It’s well understood that money is the leading cause of stress. According to CNBC, more than a third of all people indicated that financial concerns were the biggest issue in their relationships. Only 25% chose the second leading concern; annoying habits, so make of that what you will.
Often when we consider stress at work, we are thinking of its direct causes, such as an overload of tasks, poor managers or a lack of communication. But what about indirect causes of stress; with symptoms like a lack of engagement, lethargy and a general feeling of dissatisfaction? After all, there is no reason to think of our relationship with our job as any different than other relationship. And do we not spend more time at our work than in any other activity?
It should really come as no surprise then that financial stress plays such a big role in causing work-related issues. PwC recently found that 54% of employees indicated that finances are their biggest stressor at work. Employees with increased financial stress are nearly four times as likely to admit that their finances are a distraction at work. They’re also more likely to be attracted to other companies that care more about their financial well-being.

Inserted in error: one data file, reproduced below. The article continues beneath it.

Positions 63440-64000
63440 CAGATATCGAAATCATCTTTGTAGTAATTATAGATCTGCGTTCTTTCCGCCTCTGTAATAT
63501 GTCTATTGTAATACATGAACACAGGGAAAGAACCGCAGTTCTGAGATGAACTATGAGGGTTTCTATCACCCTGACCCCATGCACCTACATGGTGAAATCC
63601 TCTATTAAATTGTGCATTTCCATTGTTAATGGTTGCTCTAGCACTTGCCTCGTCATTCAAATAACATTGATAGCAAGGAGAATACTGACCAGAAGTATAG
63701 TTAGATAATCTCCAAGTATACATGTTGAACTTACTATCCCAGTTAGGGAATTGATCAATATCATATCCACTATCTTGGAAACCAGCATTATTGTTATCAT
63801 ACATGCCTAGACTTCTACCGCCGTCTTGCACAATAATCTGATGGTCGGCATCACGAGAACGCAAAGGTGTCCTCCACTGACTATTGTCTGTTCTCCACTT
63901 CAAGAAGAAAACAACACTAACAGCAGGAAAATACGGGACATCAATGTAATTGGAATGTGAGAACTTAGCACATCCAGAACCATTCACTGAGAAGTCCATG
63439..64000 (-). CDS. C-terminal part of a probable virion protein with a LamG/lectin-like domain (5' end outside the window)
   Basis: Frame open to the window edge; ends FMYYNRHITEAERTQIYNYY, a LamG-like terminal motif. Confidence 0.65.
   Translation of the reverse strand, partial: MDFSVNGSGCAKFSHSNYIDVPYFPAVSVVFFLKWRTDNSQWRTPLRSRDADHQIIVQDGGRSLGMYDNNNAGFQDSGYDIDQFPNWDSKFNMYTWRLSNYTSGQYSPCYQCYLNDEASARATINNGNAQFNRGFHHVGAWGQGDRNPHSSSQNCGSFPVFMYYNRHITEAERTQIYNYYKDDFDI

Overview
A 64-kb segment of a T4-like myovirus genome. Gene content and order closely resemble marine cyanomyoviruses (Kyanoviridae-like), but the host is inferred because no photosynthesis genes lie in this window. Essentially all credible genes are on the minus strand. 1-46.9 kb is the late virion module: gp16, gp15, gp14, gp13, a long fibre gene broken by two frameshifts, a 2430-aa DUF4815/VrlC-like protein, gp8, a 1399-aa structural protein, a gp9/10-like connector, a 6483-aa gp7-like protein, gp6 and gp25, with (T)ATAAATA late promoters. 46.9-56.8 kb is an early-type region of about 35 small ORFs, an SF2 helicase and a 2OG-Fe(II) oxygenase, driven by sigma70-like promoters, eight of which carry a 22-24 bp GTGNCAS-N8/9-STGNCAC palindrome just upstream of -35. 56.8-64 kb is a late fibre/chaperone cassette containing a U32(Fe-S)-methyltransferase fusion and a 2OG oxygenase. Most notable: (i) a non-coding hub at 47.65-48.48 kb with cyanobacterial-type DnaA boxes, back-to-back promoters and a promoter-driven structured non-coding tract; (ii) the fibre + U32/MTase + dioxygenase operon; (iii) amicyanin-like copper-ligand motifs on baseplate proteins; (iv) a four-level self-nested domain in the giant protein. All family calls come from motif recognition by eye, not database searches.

The real question then is, what can we as HR professionals do to help address this problem? After all, with traditional work-related stressors, HR offers support, such as workload management, manager training or improvements to communications processes. What can they do about financial stress?
To help mitigate employees’ financial stress, providing the right resources to help employees understand their money goals and giving them the tools they need to achieve these goals requires financial education and support. Enabling employees to meet their short-term goals, such as paying the bills, as well as their long-term objectives like saving for a home or retirement can help relieve this stress. It really is no different than any other type of wellness. It’s all a matter of helping people find out where they currently stand, where they want to be and how to get there, the same as with dietary, fitness or productivity goals.
To learn more about this, join me and Neha Mirchandani, CMO and Head of People of BrightPlan as we discuss how to develop and implement a powerful and highly impactful wellness program. We would love to hear your questions live, and you can also email me at [email protected] any time with your questions regarding this or any HR topics.
Hope to be seeing you soon!